MyVector& operator=(const MyVector<T2, R2>& other){
        assert(size() == other.size());
        for (std::size_t i = 0; i < cont.size(); ++i) cont[i] = other[i];
        return *this;
      }
    
      // size of underlying container
      std::size_t size() const{ 
        return cont.size(); 
      }
    
      // index operators
      T operator[](const std::size_t i) const{ 
        return cont[i]; 
      }
    
      T& operator[](const std::size_t i){ 
        return cont[i]; 
      }
    
      // returns the underlying data
      const Cont& data() const{ 
        return cont; 
      }
    
      Cont& data(){ 
        return cont; 
      }
    };
    
    // MyVector + MyVector
    template<typename T, typename Op1 , typename Op2>
    class MyVectorAdd{
      const Op1& op1;
      const Op2& op2;
    
    public:
      MyVectorAdd(const Op1& a, const Op2& b): op1(a), op2(b){}
    
      T operator[](const std::size_t i) const{ 
        return op1[i] + op2[i]; 
      }
    
      std::size_t size() const{ 
        return op1.size(); 
      }
    };
    
    // elementwise MyVector * MyVector
    template< typename T, typename Op1 , typename Op2 >
    class MyVectorMul {
      const Op1& op1;
      const Op2& op2;
    
    public:
      MyVectorMul(const Op1& a, const Op2& b ): op1(a), op2(b){}
    
      T operator[](const std::size_t i) const{ 
        return op1[i] * op2[i]; 
      }
    
      std::size_t size() const{ 
        return op1.size(); 
      }
    };
    
    // function template for the + operator
    template<typename T, typename R1, typename R2>
    MyVector<T, MyVectorAdd<T, R1, R2> >
    operator+ (const MyVector<T, R1>& a, const MyVector<T, R2>& b){
      return MyVector<T, MyVectorAdd<T, R1, R2> >(MyVectorAdd<T, R1, R2 >(a.data(), b.data()));
    }
    
    // function template for the * operator
    template<typename T, typename R1, typename R2>
    MyVector<T, MyVectorMul< T, R1, R2> >
    operator* (const MyVector<T, R1>& a, const MyVector<T, R2>& b){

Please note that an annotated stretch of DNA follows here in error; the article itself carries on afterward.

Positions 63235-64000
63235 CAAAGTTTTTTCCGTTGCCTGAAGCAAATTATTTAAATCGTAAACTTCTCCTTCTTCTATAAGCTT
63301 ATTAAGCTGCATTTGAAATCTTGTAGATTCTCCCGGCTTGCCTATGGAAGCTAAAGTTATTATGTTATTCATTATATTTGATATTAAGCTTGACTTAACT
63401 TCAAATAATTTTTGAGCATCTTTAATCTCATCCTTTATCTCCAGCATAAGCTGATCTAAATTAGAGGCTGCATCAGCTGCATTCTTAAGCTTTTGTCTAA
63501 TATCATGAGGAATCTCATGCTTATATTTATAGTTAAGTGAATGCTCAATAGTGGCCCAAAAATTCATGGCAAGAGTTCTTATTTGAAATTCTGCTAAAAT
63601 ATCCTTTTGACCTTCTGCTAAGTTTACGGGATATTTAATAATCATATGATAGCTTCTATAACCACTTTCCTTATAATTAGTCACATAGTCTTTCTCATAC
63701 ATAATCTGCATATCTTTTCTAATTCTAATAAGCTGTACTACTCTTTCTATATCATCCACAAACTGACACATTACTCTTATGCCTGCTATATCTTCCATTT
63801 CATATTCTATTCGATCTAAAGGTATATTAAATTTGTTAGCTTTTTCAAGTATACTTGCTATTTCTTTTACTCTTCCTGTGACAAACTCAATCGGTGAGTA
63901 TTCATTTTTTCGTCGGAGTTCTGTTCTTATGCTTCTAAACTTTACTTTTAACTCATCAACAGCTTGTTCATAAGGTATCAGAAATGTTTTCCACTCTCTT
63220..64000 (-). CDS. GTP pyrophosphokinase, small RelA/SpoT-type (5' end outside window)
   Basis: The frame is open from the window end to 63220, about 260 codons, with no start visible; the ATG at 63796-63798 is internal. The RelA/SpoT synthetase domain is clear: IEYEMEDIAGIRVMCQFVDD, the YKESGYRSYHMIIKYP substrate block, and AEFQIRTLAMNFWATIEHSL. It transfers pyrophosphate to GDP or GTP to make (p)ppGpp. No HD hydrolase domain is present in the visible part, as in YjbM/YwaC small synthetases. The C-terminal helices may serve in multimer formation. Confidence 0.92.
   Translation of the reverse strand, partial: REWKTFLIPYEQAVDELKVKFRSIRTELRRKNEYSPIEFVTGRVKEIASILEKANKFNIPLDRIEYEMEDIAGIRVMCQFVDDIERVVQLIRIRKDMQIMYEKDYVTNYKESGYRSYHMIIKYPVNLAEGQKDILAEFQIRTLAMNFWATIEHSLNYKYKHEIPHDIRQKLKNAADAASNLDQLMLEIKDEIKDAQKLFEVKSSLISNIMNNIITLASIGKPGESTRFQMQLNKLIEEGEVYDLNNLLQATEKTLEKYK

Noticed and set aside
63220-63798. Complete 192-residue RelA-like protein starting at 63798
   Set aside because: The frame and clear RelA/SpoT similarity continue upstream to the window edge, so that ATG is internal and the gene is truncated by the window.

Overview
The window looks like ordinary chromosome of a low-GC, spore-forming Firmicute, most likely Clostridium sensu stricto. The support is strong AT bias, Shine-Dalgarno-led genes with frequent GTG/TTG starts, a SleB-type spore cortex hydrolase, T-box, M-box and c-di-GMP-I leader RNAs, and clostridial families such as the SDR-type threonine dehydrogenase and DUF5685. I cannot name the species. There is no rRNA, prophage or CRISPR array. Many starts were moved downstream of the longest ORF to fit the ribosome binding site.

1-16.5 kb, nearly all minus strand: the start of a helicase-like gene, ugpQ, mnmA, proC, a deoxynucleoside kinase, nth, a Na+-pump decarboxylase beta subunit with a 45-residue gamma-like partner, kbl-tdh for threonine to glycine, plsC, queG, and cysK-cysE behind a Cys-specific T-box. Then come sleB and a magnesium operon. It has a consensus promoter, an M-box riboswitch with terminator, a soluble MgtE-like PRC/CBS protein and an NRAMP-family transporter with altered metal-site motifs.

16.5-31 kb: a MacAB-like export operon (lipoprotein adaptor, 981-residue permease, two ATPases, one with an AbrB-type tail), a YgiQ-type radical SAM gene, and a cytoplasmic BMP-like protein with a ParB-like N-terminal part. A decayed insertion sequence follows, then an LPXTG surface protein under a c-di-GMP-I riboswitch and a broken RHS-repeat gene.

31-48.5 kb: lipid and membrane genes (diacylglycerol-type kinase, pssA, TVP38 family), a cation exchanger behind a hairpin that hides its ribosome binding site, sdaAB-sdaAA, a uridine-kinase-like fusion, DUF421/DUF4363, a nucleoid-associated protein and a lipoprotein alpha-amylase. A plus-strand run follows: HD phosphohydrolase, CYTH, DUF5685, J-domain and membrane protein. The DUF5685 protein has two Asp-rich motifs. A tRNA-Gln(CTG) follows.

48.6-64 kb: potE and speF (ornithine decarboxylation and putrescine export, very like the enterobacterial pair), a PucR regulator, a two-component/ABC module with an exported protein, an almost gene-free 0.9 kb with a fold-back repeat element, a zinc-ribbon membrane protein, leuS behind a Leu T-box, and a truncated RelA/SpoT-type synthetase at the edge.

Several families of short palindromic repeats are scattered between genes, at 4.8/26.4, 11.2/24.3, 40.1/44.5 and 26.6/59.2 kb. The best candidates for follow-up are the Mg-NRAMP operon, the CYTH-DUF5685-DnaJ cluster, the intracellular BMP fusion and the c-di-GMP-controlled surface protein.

return MyVector<T, MyVectorMul<T, R1, R2> >(MyVectorMul<T, R1, R2 >(a.data(), b.data()));
    }
    
    // function template for < operator
    template<typename T>
    std::ostream& operator<<(std::ostream& os, const MyVector<T>& cont){  
      std::cout << std::endl;
      for (int i=0; i<cont.size(); ++i) {
        os << cont[i] << ' ';
      }
      os << std::endl;
      return os;
    } 
    
    int main(){
    
      MyVector<double> x(10,5.4);
      MyVector<double> y(10,10.3);
    
      MyVector<double> result(10);
      
      result= x+x + y*y;
      
      std::cout << result << std::endl;
      
    }
    

     

    The key difference between the first naive implementation and this implementation with expression templates is that the overloaded + and + operators return in the case of the expression tree proxy objects. These proxies represent the expression tree (lines 94 and 100). The expression tree is only created but not evaluated. Lazy, of course. The assignment operator (lines 22 – 27) triggers the evaluation of the expression tree that needs no temporaries.

    The result is the same.

    vectorArithmeticExpressionTemplates

     

    Suppose you were not able to follow my explanation, no problem. The assembler code of the program vectorArithmeticExpressionTemplates.cpp shows the magic.

    Under the hood

    Thanks to the compiler explorer on  godbolt.org, it’s quite easy to have the assembler instructions.

     godbolt

    The expression tree in line 60 is not so beautiful. But with a sharp eye, you can see the structure. For simplicity reasons, I ignored the std::allocator in my graphic.

    Exression

    What’s next?

    With the next post, I will start the rework of my blog. That means I will rework old posts and write new posts to complete my stories. I  will start in the next post with the multithreading features of C++17 and C++20. Here is an overview of all my posts.